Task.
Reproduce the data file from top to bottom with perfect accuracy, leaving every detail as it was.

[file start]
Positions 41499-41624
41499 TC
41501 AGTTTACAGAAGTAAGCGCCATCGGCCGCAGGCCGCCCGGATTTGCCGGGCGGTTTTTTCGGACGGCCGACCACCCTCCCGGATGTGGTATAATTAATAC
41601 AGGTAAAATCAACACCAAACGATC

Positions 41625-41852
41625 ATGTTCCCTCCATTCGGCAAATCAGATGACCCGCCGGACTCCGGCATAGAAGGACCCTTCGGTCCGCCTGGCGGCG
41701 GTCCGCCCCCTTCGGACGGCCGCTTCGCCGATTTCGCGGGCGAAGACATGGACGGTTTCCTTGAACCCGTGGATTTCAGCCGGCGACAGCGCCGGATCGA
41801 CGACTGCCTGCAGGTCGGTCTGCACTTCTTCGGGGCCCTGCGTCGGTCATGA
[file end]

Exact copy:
Positions 41499-41624
41499 TC
41501 AGTTTACAGAAGTAAGCGCCATCGGCCGCAGGCCGCCCGGATTTGCCGGGCGGTTTTTTCGGACGGCCGACCACCCTCCCGGATGTGGTATAATTAATAC
41601 AGGTAAAATCAACACCAAACGATC

Positions 41625-41852
41625 ATGTTCCCTCCATTCGGCAAATCAGATGACCCGCCGGACTCCGGCATAGAAGGACCCTTCGGTCCGCCTGGCGGCG
41701 GTCCGCCCCCTTCGGACGGCCGCTTCGCCGATTTCGCGGGCGAAGACATGGACGGTTTCCTTGAACCCGTGGATTTCAGCCGGCGACAGCGCCGGATCGA
41801 CGACTGCCTGCAGGTCGGTCTGCACTTCTTCGGGGCCCTGCGTCGGTCATGA